TruckingTruth's Advice:

Always be sure to ask for an extra placard or two when leaving a shipper in case a placard is blown off the truck during transit.

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Next
Drivers must keep hazardous materials shipping papers:
  • On the driver's seat when out of the vehicle
  • In clear view within immediate reach while the seat belt is fastened while driving
  • All of these are acceptable places to keep shipping papers
  • In a pouch on the driver's door

Quote From The CDL Manual:

Drivers to keep hazardous materials shipping papers:

  • In a pouch on the driver's door, or
  • In clear view within immediate reach while the seat belt is fastened while driving, or
  • On the driver's seat when out of the vehicle.
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Next
On shipping papers, shippers must include:
  • Hazardous material spill cleanup instructions
  • An emergency response telephone number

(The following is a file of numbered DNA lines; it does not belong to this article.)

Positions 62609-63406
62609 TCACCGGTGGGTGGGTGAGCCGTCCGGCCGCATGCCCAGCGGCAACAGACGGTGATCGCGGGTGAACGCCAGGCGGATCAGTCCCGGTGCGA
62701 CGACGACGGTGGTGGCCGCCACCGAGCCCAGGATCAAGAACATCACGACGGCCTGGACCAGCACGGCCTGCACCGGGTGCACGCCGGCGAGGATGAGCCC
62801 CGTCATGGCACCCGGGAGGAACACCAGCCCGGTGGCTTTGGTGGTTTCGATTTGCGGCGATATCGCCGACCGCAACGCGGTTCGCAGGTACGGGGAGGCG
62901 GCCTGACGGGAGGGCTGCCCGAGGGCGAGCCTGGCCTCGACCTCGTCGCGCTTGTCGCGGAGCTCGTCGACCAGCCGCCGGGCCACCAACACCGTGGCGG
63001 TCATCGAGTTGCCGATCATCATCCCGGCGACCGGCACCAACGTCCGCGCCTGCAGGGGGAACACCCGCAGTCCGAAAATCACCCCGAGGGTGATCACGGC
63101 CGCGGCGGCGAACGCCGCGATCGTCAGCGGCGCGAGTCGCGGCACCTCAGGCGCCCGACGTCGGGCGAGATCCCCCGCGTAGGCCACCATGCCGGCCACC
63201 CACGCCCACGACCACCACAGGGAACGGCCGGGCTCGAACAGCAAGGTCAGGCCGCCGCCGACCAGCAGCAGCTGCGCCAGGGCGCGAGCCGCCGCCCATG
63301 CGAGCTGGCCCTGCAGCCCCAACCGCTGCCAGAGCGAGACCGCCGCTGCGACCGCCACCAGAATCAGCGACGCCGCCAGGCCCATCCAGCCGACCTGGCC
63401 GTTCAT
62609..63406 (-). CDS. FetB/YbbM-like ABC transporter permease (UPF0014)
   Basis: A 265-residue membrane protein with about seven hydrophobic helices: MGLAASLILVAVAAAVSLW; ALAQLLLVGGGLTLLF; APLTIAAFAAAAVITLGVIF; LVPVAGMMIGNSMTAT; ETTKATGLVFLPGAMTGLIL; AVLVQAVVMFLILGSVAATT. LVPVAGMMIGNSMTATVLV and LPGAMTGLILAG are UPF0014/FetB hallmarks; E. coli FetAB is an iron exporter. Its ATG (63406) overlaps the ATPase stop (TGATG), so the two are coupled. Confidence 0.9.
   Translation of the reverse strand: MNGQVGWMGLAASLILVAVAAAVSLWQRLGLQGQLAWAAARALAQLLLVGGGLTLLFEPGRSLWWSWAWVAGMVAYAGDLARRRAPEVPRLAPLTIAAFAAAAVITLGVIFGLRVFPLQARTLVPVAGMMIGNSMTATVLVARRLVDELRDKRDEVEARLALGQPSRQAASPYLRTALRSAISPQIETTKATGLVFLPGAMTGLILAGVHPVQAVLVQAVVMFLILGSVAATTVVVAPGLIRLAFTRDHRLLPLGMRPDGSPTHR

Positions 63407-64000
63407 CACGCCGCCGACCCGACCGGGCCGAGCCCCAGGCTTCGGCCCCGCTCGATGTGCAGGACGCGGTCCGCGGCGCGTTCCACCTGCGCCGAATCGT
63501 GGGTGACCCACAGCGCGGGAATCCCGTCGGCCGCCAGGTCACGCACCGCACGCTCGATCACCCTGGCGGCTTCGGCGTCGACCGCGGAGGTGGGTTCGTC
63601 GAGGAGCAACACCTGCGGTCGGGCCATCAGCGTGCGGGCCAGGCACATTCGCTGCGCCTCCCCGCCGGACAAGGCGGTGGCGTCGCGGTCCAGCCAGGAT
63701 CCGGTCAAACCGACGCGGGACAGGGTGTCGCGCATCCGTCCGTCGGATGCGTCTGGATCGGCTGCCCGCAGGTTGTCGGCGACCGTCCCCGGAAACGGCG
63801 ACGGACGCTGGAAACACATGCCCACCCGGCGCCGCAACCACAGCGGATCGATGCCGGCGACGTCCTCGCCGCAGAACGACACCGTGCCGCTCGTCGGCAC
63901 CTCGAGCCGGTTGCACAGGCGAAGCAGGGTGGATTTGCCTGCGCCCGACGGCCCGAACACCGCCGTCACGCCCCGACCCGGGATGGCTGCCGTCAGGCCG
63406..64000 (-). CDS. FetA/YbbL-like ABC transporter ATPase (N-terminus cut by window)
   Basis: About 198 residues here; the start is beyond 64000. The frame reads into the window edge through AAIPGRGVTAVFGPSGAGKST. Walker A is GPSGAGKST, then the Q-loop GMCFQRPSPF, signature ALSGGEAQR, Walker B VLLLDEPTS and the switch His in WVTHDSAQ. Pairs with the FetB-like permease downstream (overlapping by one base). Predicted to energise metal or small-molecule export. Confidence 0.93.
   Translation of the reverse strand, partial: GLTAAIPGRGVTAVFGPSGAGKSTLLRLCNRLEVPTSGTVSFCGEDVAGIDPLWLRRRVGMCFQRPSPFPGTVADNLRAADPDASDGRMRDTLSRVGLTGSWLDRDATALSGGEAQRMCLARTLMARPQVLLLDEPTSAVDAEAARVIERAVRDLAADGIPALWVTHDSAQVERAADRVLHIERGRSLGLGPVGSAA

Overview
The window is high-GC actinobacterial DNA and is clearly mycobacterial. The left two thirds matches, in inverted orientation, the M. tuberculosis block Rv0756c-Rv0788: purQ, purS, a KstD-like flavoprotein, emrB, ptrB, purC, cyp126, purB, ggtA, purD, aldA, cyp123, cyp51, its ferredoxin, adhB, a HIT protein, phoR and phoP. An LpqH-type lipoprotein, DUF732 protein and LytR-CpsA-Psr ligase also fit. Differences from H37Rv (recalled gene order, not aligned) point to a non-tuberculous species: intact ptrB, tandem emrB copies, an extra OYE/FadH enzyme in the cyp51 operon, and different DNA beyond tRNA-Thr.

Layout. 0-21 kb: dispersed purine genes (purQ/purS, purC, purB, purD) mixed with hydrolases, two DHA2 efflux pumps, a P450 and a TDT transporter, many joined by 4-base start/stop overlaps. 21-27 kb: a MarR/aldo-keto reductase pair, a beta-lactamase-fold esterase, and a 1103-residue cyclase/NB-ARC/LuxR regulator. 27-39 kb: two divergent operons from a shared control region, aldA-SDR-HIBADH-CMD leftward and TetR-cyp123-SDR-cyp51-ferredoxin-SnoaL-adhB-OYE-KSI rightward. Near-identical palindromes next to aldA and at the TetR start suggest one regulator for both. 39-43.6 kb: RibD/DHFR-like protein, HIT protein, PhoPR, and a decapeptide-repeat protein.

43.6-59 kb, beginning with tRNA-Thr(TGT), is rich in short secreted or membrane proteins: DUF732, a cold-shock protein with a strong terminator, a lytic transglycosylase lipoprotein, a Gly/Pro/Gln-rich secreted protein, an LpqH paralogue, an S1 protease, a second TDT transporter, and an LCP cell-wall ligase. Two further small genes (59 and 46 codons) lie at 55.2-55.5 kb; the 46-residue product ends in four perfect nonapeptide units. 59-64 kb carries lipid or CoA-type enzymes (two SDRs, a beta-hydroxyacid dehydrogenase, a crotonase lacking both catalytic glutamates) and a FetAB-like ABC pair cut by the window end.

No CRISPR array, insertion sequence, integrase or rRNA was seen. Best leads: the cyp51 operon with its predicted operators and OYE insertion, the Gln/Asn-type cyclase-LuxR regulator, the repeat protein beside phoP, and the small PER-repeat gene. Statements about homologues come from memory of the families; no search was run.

• A seal of hazardous material shipping approval
  • The sale price of each product

Quote From The CDL Manual:

After an accident or hazardous materials spill or leak, you may be injured and unable to communicate the hazards of the materials you are transporting. Firefighters and police can prevent or reduce the amount of damage or injury at the scene if they know what hazardous materials are being carried. Your life, and the lives of others, may depend on quickly locating the hazardous materials shipping papers. For that reason, the rules require:

  • Shippers to describe hazardous materials correctly and include an emergency response telephone number on shipping papers.
  • Carriers and drivers to put tabs on hazardous materials shipping papers, or keep them on top of other shipping papers and keep the required emergency response information with the shipping papers.
  • Drivers to keep hazardous materials shipping papers:
  • In a pouch on the driver's door, or
  • In clear view within immediate reach while the seat belt is fastened while driving, or
  • On the driver's seat when out of the vehicle.
Prev
Next
A truck carrying 17,000 pounds of a single hazardous material must display how many placards?
  • 5
  • 4
  • 3
  • 2

Quote From The CDL Manual: